Colonial Timekeeping: Bringing Koreans Up to Speed

    Research output: Chapter in Book/Report/Conference proceedingChapter

    Abstract

    Like other colonial powers and Christian missionaries, the Japanese justified intervention by portraying natives as lacking in diligence and interest in progress. In order to serve their empire, colonies had to be reorganised and brought up to speed. The Western calendar and its time-keeping standards and technologies represented modernity and development. Their introduction was a priority for the colonial administration and the many businesses that depended on punctuality and the appeal of modern timekeeping. While the tourism industry was equally reliant on their implementation, its imagery portrayed Koreans as an exotic, traditional people who were naturally inclined to walk through life at a different pace. The crucial impact of new timekeeping notions and technologies on the daily life of Koreans during the colonial period has thus far gone largely unstudied. How did the Japanese promote the use of timetables and punctuality among their Korean colonial subjects? Which aspects of these did the Koreans resist, and why? What meaning did the resultant changes have for the relationship between Japan and Korea? This chapter analyses how the introduction of timekeeping systems affected public life in colonial Korea and allowed for a greater integration of Koreans in the empire’s operations.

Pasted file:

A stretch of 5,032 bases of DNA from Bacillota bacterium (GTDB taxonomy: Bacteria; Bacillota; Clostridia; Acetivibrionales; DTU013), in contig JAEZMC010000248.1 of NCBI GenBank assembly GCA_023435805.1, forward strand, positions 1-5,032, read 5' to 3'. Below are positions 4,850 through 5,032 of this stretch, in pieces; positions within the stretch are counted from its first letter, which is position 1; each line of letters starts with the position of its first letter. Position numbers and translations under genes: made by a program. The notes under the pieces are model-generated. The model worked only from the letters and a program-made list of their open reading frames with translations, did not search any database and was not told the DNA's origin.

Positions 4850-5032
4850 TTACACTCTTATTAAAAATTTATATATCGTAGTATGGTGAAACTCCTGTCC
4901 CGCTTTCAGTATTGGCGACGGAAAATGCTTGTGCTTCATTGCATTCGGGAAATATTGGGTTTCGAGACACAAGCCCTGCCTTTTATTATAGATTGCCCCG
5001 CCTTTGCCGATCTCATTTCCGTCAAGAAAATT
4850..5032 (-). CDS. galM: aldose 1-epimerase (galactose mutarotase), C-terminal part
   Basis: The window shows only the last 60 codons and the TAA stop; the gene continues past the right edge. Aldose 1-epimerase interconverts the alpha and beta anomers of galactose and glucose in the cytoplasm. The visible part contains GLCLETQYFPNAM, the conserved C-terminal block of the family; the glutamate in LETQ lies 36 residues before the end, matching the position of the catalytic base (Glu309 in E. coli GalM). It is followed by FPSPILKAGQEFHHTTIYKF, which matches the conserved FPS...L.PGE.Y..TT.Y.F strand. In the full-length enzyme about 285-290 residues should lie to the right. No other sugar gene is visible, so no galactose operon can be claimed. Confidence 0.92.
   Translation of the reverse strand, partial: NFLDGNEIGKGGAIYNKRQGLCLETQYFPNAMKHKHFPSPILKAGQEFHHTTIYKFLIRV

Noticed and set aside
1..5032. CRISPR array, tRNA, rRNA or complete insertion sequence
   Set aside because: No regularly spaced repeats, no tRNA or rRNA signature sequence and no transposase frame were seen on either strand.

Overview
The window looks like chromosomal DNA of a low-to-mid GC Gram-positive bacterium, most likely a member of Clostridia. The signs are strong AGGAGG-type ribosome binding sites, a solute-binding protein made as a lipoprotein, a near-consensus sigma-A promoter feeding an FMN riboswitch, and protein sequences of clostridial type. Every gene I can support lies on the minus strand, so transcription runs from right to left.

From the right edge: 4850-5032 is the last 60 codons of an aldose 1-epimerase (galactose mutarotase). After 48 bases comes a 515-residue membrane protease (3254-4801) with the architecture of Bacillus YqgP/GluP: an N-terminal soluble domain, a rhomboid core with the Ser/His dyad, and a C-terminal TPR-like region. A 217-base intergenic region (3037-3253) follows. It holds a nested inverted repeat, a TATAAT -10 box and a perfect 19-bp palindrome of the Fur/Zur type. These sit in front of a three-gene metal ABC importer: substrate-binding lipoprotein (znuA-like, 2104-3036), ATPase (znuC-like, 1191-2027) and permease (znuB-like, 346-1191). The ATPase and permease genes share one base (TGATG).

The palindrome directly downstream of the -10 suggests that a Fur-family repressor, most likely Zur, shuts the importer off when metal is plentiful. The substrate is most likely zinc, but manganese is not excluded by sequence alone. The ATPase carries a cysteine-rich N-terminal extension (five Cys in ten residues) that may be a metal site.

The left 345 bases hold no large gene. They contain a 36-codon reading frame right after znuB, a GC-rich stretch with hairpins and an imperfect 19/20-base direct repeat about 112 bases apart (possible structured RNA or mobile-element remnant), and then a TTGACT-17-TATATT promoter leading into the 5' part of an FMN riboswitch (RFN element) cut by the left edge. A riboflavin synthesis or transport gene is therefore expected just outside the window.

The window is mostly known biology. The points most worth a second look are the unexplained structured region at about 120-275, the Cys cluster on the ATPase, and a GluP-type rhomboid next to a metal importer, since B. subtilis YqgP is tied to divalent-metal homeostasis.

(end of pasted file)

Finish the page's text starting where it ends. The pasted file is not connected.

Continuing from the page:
Original languageEnglish
    Title of host publicationPopular Culture and Transformation of Japan-Korea Relations
    Editors Rumi Sakamoto and Stephen Epstein
    Place of PublicationLondon United Kingdom
    PublisherRoutledge
    Pages19-33
    Edition1st
    ISBN (Print)978-0-367-02444-4
    DOIs
    Publication statusPublished - 2020

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